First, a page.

I like Febreeze. I use it in the house, on the bedding, on the couches, on the carpet and in the car. At $5 a bottle, it's not exactly a rip-off... But I have found a cheaper alternative- Downy Unatoppables.
I bought the Unstoppables for my laundry once. It was great! Much stronger than any liquid softener I have used. My clothes and towels smelled fantastic- The whole laundry room was filed with the scent! But, at $8 a bottle, it WAS a rip-off. And Unstoppables are not intended to soften clothes or reduce static, you have to use a liquid fabric softener or dryer sheet as well. As much as I loved the scent, I decided that the wonderful little pellets were a luxury I could not afford.
I have seen recipes for homemade air/fabric fresheners that called for liquid fabric softener... So I wondered if the Unatoppables could be used in that capacity. Here is what I whipped up!
I used a 10 oz spray bottle filled about halfway with hot water. I filled the Unstoppables lid to the first measuring line (for small loads) and poured it into the spray bottle. I let it sit for about 5 minutes so the pellets would dissolve, then gave the bottle a good shake. That was it... Homemade "Febreeze"! Of course, this is not an exact science. Adjust the amount of water and pellets you use to create the scent you like. I have also experimented with mixing the different scented pellets (Downy makes a Fresh and a Lush) and adding a bit of liquid softener.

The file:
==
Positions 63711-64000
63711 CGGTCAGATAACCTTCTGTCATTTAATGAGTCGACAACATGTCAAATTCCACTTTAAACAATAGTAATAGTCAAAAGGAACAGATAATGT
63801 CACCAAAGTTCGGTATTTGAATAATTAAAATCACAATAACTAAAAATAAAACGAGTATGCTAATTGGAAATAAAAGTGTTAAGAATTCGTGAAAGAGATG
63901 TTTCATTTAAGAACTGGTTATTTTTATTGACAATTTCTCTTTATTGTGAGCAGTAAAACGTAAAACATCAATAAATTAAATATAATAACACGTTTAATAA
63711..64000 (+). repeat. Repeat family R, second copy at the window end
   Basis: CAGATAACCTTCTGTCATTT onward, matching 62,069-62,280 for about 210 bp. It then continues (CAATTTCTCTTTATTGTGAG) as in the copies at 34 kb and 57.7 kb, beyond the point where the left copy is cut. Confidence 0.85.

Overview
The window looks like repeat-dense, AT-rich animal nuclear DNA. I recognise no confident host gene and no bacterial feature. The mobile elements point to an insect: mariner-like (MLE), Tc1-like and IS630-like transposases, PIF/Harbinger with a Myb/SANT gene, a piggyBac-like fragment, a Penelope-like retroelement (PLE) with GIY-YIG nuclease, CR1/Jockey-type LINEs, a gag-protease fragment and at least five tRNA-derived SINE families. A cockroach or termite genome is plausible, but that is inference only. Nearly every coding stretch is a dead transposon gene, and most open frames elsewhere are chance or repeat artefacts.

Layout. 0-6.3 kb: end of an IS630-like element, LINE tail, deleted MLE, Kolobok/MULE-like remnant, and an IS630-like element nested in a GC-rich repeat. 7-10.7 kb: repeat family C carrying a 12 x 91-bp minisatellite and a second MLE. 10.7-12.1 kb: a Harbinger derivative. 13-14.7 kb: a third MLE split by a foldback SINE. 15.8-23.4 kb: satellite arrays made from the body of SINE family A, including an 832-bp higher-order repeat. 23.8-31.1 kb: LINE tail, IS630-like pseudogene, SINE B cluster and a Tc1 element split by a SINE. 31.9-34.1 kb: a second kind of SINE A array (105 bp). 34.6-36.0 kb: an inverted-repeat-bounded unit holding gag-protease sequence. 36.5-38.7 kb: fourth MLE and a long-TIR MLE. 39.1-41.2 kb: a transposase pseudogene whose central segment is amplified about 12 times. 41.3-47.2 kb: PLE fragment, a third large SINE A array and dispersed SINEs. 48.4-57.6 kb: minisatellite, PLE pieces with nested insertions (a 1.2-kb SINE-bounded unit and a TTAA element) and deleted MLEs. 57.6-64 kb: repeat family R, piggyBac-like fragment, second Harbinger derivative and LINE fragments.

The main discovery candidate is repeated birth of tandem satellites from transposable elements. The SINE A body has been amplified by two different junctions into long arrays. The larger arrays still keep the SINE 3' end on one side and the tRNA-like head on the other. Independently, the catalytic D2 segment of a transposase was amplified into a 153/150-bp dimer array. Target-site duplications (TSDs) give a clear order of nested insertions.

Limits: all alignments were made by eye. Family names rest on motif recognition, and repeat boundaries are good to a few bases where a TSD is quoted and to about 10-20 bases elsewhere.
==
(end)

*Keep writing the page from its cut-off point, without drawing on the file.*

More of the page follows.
Breaking down the cost:
A 27oz bottle of Febreeze costs around $5, which breaks down to nearly 19cents an ounce.
A bottle of Unstoppables costs around $8, or 32 cents a load (I searched the bottle and Downy's website to see how many loads you can get out of a bottle, but it is not disclosed ANYWHERE so I measured. I got 25 small loads). That will make 25 10oz bottles, which is 3 cents an ounce. Even if you adjust the amount of pellets you use, that's pretty darn cheap!
Use caution and common sense:
The Unstoppables container clearly indicates that the product should be kept out of children's reach. I recommend testing the mixture on a inconspicuous area of fabric before spraying like crazy.